An ambulance company in Pennsylvania and its owners and operators were indicted for ambulance fraud. The charges include conspiracy to commit health care fraud, making false statements in connection with health care matters, aggravated identity theft, paying kickbacks to patients, and money laundering.
Non-emergency ambulance transportation may be reimbursed by Medicare only if an ambulance is medically necessary. This means that the patient must be bed confined or have a medical condition that otherwise requires transportation by ambulance. A patient who is able to sit in a wheelchair or walk is considered “ambulatory” and generally must be transported in a less expensive wheelchair van.
The defendants are accused of defrauding Medicare by recruiting patients who were able to walk and could travel safely by means other than ambulance.
The government alleges that the defendants falsified reports to make it appear that the patients needed to be transported by ambulance when the defendants knew that the patients could be transported safely by other means. Many of the patients, the government says, walked to the ambulance for transport.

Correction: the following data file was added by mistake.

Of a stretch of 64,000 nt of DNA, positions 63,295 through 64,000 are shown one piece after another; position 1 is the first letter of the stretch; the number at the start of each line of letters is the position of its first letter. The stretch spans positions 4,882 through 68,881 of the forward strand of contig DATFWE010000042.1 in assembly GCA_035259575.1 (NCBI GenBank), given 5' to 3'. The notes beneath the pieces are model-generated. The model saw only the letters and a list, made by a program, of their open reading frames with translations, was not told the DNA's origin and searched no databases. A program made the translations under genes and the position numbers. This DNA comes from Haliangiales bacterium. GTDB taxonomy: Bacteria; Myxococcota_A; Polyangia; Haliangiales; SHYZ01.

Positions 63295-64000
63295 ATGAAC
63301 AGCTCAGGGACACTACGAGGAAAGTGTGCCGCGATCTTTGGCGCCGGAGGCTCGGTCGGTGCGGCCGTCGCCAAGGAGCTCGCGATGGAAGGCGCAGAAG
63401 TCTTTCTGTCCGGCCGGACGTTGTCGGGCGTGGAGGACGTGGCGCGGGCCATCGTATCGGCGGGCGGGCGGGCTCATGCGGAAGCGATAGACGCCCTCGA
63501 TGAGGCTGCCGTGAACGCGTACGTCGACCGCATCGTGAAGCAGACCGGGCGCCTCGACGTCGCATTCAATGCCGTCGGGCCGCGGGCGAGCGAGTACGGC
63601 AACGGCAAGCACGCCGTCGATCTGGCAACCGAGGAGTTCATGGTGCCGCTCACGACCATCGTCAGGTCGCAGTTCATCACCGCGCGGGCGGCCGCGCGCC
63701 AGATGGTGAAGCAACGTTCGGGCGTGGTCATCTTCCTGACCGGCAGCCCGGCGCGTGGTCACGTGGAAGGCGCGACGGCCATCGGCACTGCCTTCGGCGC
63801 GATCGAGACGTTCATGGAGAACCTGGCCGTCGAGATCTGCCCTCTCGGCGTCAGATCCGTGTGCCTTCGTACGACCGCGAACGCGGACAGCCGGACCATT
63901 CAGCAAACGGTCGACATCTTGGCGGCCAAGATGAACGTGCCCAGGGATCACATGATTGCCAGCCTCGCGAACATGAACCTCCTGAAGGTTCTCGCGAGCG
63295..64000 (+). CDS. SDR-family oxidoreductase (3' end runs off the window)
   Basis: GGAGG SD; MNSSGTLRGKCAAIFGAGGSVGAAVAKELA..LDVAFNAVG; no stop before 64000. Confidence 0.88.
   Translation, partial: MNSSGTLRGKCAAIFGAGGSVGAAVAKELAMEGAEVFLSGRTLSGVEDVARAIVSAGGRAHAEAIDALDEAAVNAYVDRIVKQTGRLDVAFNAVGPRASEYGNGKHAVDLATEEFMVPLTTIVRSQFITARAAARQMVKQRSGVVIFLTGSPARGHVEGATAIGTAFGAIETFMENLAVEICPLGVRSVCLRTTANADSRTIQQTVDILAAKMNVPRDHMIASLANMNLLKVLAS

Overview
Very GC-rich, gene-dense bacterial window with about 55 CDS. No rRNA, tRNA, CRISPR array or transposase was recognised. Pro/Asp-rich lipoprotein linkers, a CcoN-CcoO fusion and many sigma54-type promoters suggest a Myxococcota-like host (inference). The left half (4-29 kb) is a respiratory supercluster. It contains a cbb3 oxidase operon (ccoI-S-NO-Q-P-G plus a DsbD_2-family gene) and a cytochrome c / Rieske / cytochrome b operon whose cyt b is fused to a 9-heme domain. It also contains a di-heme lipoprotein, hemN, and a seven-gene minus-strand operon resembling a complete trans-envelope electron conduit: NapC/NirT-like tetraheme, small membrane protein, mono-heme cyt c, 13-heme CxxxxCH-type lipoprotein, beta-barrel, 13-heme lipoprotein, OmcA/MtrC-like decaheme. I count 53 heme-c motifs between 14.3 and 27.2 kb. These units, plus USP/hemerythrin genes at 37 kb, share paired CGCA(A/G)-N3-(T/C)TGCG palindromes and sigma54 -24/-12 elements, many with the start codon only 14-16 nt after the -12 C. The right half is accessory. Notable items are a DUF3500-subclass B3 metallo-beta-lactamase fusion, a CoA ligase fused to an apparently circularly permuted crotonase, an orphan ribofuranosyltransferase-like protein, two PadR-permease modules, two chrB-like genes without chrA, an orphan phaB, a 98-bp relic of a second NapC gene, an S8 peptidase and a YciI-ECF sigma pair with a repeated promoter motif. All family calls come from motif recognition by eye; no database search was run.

In addition to filing false claims for ambulance transports that were not medically necessary, the government alleges that the defendants paid illegal kickbacks to the patients as part of the fraudulent scheme.
The government alleges that the scheme cost Medicare more than $1.5 million. Under the federal False Claims Act, the government may recover three times the amount of its losses plus $11,000 per false claim.
The government is serious about cracking down on ambulance fraud, and it pays significant rewards to individuals who come forward with evidence of false claims. Under the False Claims Act, whistleblowers are entitled to a reward of up to 30% of the amount recovered by the government.
In a case such as this one, the whistleblower reward could exceed $1.5 million.
If you are aware that an ambulance company is billing Medicare or Medicaid for transporting patients who are not bed confined, then you should consult with an experienced whistleblower attorney immediately. You may be entitled to a significant whistleblower reward and legal protections.
To arrange a free and confidential consultation with an experienced whistleblower attorney, call John Howley, Esq. at (212) 601-2728 or click here to reach our offices via email.
John Howley, Esq.
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